A new study suggests that a rise in voter registrations among Latinos could help swing the presidential race in nine battleground states.
The study, conducted by Latino Decisions, a nonpartisan advocacy group, relies on state registration counts, Census data and information compiled by two analysts.
For instance, the study finds that in three key states with large Latino populations, the number of those registered to vote has increased. In Colorado, where Latinos represent 12.1 percent of registered voters, the number of registrations jumped 2.9 percent since 2008. In Nevada, that figure was 2.3 percent and in Florida it was a one-percent increase.
In each of those states, if Latino voter turnout decreased from 2008 levels, President Obama could lose his lead to Mitt Romney, according to the study.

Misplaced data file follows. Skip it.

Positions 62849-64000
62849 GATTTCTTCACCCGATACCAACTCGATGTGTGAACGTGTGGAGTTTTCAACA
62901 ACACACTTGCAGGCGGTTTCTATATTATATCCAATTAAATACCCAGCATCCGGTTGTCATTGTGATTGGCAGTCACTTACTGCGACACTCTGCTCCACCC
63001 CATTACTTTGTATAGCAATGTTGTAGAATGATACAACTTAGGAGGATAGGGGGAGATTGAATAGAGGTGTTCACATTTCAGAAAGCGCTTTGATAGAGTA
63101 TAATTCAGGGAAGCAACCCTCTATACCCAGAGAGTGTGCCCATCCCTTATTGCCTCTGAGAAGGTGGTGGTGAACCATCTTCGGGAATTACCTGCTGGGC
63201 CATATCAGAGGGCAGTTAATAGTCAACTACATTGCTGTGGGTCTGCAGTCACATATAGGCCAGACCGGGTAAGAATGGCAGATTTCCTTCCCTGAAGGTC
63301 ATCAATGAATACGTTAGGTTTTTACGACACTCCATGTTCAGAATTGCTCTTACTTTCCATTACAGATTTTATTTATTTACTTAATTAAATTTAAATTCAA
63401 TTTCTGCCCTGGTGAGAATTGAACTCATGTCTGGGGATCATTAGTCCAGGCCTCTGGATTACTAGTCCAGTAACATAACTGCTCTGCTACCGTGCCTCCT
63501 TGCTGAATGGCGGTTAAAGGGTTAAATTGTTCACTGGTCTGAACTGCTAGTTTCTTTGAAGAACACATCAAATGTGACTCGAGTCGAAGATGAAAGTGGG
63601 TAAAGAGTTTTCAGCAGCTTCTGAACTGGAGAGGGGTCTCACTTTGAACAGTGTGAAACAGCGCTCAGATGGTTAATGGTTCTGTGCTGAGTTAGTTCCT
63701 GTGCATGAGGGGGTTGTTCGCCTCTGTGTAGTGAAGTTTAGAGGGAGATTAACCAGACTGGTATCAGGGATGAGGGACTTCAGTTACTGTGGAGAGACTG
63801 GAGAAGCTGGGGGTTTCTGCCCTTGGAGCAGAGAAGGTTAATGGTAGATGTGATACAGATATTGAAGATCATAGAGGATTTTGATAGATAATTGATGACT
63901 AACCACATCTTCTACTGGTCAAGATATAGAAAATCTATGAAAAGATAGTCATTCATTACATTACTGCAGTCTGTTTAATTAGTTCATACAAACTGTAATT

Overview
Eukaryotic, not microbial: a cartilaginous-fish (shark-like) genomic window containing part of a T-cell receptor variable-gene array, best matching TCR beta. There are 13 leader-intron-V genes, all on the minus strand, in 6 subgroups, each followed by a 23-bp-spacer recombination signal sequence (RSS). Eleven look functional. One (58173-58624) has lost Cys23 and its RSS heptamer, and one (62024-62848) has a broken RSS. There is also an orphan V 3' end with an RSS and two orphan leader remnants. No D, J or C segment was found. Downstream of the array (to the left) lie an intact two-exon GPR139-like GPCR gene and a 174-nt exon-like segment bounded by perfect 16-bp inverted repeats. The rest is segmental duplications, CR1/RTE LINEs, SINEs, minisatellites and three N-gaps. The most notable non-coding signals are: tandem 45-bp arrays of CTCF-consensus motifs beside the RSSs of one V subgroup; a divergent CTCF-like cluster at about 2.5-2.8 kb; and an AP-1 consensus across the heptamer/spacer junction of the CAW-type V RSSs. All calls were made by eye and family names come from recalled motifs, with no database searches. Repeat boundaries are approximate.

In Virginia, North Carolina and Iowa, the number of Latinos registered to vote is smaller, but all three states have seen an immigration influx in the past several years and a corresponding rise in the number of registrations.
Latinos historically support Democrats in large numbers. In 2008, Obama won 67 percent of the Latino vote.
DON'T MISS TODAY'S TOP STORIES